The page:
Edit: Looks like Jerry beat me to it.
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Old 08-25-2019, 08:17 PM   #17
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Except you got it right, it’s displacement, not disbursing. Team work!
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Old 08-25-2019, 08:30 PM   #18
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That's interesting to know. For garden tools, wouldn't you want to wipe off the WD40? It can't be good for plants.

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That's actually the purpose WD-40 was designed for. WD stands for "water displacement." If you spray down your tools with WD-40 and store them indoors, you don't need to do anything else.

Edit: Looks like Jerry beat me to it.
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Old 08-25-2019, 10:46 PM   #19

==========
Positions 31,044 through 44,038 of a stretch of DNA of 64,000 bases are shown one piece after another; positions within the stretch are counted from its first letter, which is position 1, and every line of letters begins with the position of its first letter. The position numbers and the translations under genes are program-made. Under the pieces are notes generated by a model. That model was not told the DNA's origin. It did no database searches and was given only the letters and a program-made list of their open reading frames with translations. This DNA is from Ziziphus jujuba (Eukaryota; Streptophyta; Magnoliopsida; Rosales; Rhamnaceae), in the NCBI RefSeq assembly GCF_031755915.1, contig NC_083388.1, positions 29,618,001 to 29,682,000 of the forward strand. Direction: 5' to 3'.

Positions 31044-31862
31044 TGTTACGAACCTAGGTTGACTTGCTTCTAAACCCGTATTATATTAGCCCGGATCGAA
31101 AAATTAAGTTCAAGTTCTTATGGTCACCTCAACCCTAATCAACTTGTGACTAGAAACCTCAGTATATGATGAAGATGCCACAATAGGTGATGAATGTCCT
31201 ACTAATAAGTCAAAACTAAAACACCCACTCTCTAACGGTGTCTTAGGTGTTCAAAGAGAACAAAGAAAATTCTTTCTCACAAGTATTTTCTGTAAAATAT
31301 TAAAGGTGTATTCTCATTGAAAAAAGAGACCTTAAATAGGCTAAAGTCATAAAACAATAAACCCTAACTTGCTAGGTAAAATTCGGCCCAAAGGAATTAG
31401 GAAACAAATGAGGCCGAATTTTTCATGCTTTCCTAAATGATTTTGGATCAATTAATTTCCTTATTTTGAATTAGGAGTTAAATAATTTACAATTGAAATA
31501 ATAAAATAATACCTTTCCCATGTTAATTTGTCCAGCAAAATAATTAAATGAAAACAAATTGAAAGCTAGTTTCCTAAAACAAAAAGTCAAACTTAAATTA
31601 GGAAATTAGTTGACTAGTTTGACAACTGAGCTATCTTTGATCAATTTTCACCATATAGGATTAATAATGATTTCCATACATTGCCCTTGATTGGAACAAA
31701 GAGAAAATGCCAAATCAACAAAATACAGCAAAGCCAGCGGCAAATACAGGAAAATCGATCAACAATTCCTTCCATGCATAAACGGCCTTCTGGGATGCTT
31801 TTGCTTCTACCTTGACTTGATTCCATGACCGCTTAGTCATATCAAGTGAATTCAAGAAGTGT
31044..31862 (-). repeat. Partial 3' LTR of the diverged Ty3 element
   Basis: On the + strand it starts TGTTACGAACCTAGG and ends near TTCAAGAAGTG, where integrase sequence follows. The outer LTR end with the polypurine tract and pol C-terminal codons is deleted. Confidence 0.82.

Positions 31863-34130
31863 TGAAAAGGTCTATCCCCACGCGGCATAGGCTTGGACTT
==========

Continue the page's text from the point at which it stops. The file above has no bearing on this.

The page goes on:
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Quote:
Originally Posted by cbo111 View Post
For many years I used wd-40 to lube my bicycle chains. Turns out it is a degreaser and actually removes lubricant from the chain. It is ok to use to clean a chain, but should be followed with some type of lube.

According to their page on myths:

Myth: WD-40® Multi-Use Product should not be used on bike chains.

Fact: While WD-40® Multi-Use Product it is not a grease, it is formulated with strong lubricating oils and other ingredients, and is a terrific product to use for bike maintenance. It does not attract dirt or moisture to metal surfaces – just be sure to wipe off any excess WD-40® Multi-Use Product before riding.
For long-term lubrication and other specialized bicycle maintenance needs, check out WD-40® BIKE. Developed specifically for cyclists and mechanics, this high-performance line of bicycle care products is sure to become a mainstay in the toolboxes of bike mechanics for decades.
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Old 08-25-2019, 10:57 PM   #20
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That's interesting to know. For garden tools, wouldn't you want to wipe off the WD40? It can't be good for plants.
The stuff is so thin, it doesn't leave a lot of residue. After a week I suspect most of it has evaporated or broken down. You could rinse off the tools with a little detergent and water as a precaution before using them.